Hamas confirmed Thursday that it was giving compensation to injured people — $200 for those lightly hurt, $500 for serious injuries and $3,000 to families of those killed — raising concerns that young Palestinians with little to lose would risk Israeli fire. Last Friday, some young men said they hoped to be injured so they would be compensated, but were not sure if they would receive payment.
“Hamas is playing with fire,” said Brig. Gen. Ronen Manelis, an Israel army spokesman. “It knows exactly what it is doing. It is trying to turn the area along the border into a battle zone. It is enticing civilians to carry out terrorist acts to destroy the fence.”
Israel has pointed to violent incidents along the border as evidence of Hamas’s true aims.
An Israeli airstrike Thursday killed an armed Palestinian militant as he approached the security fence, the Israeli military said. Hamas has released photos that purport to show Israeli soldiers on the border within sniper range, sending the message that if it wanted to kill Israeli soldiers, it could.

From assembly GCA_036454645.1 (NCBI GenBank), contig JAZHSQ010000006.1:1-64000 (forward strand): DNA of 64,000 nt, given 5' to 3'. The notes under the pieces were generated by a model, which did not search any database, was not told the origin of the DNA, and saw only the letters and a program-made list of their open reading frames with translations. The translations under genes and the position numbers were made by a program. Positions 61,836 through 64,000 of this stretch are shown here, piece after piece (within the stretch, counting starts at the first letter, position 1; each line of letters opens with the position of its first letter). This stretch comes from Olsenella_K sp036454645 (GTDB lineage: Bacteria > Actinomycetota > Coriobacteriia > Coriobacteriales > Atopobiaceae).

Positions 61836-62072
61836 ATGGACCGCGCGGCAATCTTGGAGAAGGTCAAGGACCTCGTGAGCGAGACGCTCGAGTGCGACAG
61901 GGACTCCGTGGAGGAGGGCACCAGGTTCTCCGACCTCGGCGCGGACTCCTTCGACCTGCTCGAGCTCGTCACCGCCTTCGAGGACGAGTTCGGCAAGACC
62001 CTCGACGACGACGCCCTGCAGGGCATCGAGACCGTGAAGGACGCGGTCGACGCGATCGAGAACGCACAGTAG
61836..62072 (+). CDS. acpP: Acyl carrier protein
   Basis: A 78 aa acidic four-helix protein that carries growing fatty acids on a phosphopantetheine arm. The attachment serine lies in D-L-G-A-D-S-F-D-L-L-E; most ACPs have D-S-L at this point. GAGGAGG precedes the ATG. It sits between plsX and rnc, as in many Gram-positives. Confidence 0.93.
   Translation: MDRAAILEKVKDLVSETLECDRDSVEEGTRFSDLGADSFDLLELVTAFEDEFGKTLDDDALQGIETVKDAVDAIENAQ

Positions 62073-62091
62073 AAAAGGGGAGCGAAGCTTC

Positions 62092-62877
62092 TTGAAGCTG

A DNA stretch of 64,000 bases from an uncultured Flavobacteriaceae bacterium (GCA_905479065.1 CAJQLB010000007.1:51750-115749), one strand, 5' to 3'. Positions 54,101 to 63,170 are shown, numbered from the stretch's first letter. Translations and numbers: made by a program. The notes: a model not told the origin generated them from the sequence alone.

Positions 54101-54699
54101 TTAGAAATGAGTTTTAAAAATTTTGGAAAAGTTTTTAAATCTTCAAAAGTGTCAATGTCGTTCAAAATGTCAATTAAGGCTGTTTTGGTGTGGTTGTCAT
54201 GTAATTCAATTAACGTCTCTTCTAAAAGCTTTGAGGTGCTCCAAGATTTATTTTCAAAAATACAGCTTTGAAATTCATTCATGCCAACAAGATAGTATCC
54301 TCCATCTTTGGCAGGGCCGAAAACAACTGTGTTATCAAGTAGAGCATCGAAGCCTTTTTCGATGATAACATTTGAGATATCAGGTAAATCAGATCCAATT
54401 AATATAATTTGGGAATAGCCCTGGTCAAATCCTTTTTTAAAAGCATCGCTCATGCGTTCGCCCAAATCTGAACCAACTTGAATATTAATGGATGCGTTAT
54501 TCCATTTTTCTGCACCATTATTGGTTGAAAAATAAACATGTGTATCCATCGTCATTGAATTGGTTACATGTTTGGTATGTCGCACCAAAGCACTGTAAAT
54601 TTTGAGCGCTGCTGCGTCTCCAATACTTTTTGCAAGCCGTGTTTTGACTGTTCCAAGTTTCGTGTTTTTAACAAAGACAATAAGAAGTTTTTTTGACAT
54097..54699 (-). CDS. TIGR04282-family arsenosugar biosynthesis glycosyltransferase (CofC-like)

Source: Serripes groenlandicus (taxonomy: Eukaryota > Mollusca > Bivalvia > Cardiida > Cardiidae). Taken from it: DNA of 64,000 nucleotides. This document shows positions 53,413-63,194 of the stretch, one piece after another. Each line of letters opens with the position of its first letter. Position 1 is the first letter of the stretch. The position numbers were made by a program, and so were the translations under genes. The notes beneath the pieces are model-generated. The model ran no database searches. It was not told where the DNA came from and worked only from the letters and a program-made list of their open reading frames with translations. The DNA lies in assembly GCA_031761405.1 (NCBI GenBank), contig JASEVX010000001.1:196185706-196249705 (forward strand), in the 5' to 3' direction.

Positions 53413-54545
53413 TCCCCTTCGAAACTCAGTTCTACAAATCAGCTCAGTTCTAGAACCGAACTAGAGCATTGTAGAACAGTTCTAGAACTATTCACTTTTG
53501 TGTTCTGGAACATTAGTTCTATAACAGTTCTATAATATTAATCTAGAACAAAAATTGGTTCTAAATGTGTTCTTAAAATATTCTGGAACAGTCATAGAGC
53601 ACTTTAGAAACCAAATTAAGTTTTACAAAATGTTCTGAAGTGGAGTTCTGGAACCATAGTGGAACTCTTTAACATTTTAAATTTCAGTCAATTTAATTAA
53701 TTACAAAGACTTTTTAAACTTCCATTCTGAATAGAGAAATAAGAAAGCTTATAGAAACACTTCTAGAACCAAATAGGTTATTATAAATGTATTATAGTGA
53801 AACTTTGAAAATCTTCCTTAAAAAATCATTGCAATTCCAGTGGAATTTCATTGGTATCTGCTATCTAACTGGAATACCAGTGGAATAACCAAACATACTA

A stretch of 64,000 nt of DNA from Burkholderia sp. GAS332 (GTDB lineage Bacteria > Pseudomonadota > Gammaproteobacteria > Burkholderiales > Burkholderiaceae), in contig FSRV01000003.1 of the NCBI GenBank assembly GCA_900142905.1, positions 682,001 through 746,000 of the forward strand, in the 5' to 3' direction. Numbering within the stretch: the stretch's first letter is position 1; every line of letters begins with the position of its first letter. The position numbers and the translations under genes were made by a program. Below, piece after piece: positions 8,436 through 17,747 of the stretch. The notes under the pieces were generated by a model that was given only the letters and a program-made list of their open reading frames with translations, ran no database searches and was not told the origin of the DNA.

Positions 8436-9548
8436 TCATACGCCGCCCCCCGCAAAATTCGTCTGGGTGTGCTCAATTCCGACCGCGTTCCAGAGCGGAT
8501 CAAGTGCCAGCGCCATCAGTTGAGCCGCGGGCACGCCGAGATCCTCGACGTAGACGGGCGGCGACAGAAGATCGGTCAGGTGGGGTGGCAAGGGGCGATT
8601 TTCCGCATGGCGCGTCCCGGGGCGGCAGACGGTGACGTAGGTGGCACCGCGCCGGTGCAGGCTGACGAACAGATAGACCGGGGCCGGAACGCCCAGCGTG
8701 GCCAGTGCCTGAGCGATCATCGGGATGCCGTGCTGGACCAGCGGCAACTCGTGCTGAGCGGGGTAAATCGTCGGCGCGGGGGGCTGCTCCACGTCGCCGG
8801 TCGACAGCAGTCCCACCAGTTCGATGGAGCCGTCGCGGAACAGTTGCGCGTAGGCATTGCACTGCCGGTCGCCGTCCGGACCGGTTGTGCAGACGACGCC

Nickolay Mladenov, the U.N. special coordinator for the Middle East peace process, said he was following rhetoric and preparations for Friday’s planned march “with concern.”
“Israeli forces should exercise maximum restraint, and Palestinians should avoid friction at the Gaza fence,” he said. The Israeli human rights group B’Tselem took out newspaper advertisements calling on Israeli soldiers not to fire at unarmed demonstrators on Friday.
Israel has rejected a U.N. call for an investigation into last Friday’s deaths. Prime Minister Benjamin Netanyahu and other officials have praised the actions of the military.
Political analysts in Gaza say Hamas has seized on the demonstrations, which were conceived by a local activist, as part of a new strategy. They say Hamas is attempting to use nonviolent protests to pressure and embarrass Israel, without giving up its own armed struggle, while deflecting the pressure building up against it due to Gaza’s economic crisis.